The Rise of Silas Lapham By William Dean Howells Chapter IX

The girl listened attentively, as if making mental note of the names.

"And Shakespeare," she added. "Don't you like Shakespeare's plays?"

"Oh yes, very much."

"I used to be perfectly crazy about his plays. Don't you think 'Hamlet' is splendid? We had ever so much about Shakespeare. Weren't you perfectly astonished when you found out how many other plays of his there were? I always thought there was nothing but 'Hamlet' and 'Romeo and Juliet' and 'Macbeth' and 'Richard III.' and 'King Lear,' and that one that Robeson and Crane have — oh yes! 'Comedy of Errors.'"

"Those are the ones they usually play," said Corey.

"I presume we shall have to have Scott's works," said Irene, returning to the question of books.

"Oh yes."

"One of the girls used to think he was GREAT. She was always talking about Scott." Irene made a pretty little amiably contemptuous mouth. "He isn't American, though?" she suggested.

"No," said Corey; "he's Scotch, I believe."

Irene passed her glove over her forehead. "I always get him mixed up with Cooper. Well, papa has got to get them. If we have a library, we have got to have books in it. Pen says it's perfectly ridiculous having one. But papa thinks whatever the architect says is right. He fought him hard enough at first. I don't see how any one can keep the poets and the historians and novelists separate in their mind. Of course papa will buy them if we say so. But I don't see how I'm ever going to tell him which ones." The joyous light faded out of her face and left it pensive.

"Why, if you like," said the young man, taking out his pencil, "I'll put down the names we've been talking about."

He clapped himself on his breast pockets to detect some lurking scrap of paper.

"Will you?" she cried delightedly. "Here! take one of my cards," and she pulled out her card-case. "The carpenter writes on a three-cornered block and puts it into his pocket, and it's so uncomfortable he can't help remembering it. Pen says she's going to adopt the three-cornered-block plan with papa."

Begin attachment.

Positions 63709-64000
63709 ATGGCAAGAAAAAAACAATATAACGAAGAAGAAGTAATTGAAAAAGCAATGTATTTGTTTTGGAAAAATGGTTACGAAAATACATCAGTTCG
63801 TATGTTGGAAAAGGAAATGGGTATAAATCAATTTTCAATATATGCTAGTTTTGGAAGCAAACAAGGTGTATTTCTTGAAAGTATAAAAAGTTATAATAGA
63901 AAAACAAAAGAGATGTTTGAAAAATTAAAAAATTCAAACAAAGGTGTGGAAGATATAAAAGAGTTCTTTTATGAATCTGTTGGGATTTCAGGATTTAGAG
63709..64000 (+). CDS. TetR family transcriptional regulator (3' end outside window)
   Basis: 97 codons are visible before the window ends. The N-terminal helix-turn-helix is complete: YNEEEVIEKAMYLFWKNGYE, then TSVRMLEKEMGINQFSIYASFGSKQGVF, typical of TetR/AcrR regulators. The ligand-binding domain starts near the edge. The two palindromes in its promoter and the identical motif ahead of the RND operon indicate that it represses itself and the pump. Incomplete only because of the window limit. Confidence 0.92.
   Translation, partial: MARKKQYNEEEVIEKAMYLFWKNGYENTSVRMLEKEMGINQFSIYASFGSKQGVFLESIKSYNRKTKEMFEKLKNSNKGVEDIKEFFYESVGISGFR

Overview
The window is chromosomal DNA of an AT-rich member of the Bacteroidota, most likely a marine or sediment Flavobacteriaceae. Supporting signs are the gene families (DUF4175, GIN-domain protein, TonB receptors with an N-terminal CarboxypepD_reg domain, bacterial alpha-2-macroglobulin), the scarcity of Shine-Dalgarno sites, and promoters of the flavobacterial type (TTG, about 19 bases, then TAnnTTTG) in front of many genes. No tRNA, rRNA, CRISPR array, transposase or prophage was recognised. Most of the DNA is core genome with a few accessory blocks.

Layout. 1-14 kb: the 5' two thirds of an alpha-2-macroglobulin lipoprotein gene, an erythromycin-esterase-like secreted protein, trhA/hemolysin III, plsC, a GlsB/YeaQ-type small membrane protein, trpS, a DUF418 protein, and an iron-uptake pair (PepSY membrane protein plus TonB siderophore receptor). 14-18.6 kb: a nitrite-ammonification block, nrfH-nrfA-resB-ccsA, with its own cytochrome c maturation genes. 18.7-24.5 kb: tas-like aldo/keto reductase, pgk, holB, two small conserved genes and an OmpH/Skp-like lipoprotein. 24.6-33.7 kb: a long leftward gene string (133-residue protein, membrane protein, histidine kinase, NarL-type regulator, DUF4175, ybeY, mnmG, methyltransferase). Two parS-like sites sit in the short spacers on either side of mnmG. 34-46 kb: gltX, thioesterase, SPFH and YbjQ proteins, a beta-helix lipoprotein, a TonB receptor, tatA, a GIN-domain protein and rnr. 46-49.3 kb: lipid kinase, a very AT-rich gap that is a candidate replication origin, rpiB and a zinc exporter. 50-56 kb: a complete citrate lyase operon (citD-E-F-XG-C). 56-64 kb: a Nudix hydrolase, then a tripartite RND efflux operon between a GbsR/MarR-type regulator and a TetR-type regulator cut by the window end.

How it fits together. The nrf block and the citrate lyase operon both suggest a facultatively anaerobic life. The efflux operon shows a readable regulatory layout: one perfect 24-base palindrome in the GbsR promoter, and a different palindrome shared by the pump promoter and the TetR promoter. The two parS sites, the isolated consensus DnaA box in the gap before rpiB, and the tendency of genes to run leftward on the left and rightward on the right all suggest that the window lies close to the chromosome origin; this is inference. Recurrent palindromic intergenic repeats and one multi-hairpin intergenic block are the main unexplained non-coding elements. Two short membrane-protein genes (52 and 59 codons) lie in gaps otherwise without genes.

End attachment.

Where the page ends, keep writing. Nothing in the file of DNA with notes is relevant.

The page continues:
"Thank you," said Corey. "I believe I'll use your card." He crossed over to her, and after a moment sat down on the trestle beside her. She looked over the card as he wrote. "Those are the ones we mentioned, but perhaps I'd better add a few others."

"Oh, thank you," she said, when he had written the card full on both sides. "He has got to get them in the nicest binding, too. I shall tell him about their helping to furnish the room, and then he can't object." She remained with the card, looking at it rather wistfully.

Perhaps Corey divined her trouble of mind. "If he will take that to any bookseller, and tell him what bindings he wants, he will fill the order for him."

"Oh, thank you very much," she said, and put the card back into her card-case with great apparent relief. Then she turned her lovely face toward the young man, beaming with the triumph a woman feels in any bit of successful manoeuvring, and began to talk with recovered gaiety of other things, as if, having got rid of a matter annoying out of all proportion to its importance, she was now going to indemnify herself.

Corey did not return to his own trestle. She found another shaving within reach of her parasol, and began poking that with it, and trying to follow it through its folds. Corey watched her a while.

"You seem to have a great passion for playing with shavings," he said. "Is it a new one?"

"New what?"


"I don't know," she said, dropping her eyelids, and keeping on with her effort. She looked shyly aslant at him. "Perhaps you don't approve of playing with shavings?"

"Oh yes, I do. I admire it very much. But it seems rather difficult. I've a great ambition to put my foot on the shaving's tail and hold it for you."

"Well," said the girl.

"Thank you," said the young man. He did so, and now she ran her parasol point easily through it. They looked at each other and laughed. "That was wonderful. Would you like to try another?" he asked.

"No, I thank you," she replied. "I think one will do."

They both laughed again, for whatever reason or no reason, and then the young girl became sober. To a girl everything a young man does is of significance; and if he holds a shaving down with his foot while she pokes through it with her parasol, she must ask herself what he means by it.

"They seem to be having rather a long interview with the carpenter to-day," said Irene, looking vaguely toward the ceiling. She turned with polite ceremony to Corey. "I'm afraid you're letting them keep you. You mustn't."

"Oh no. You're letting me stay," he returned.

She bridled and bit her lip for pleasure. "I presume they will be down before a great while. Don't you like the smell of the wood and the mortar? It's so fresh."

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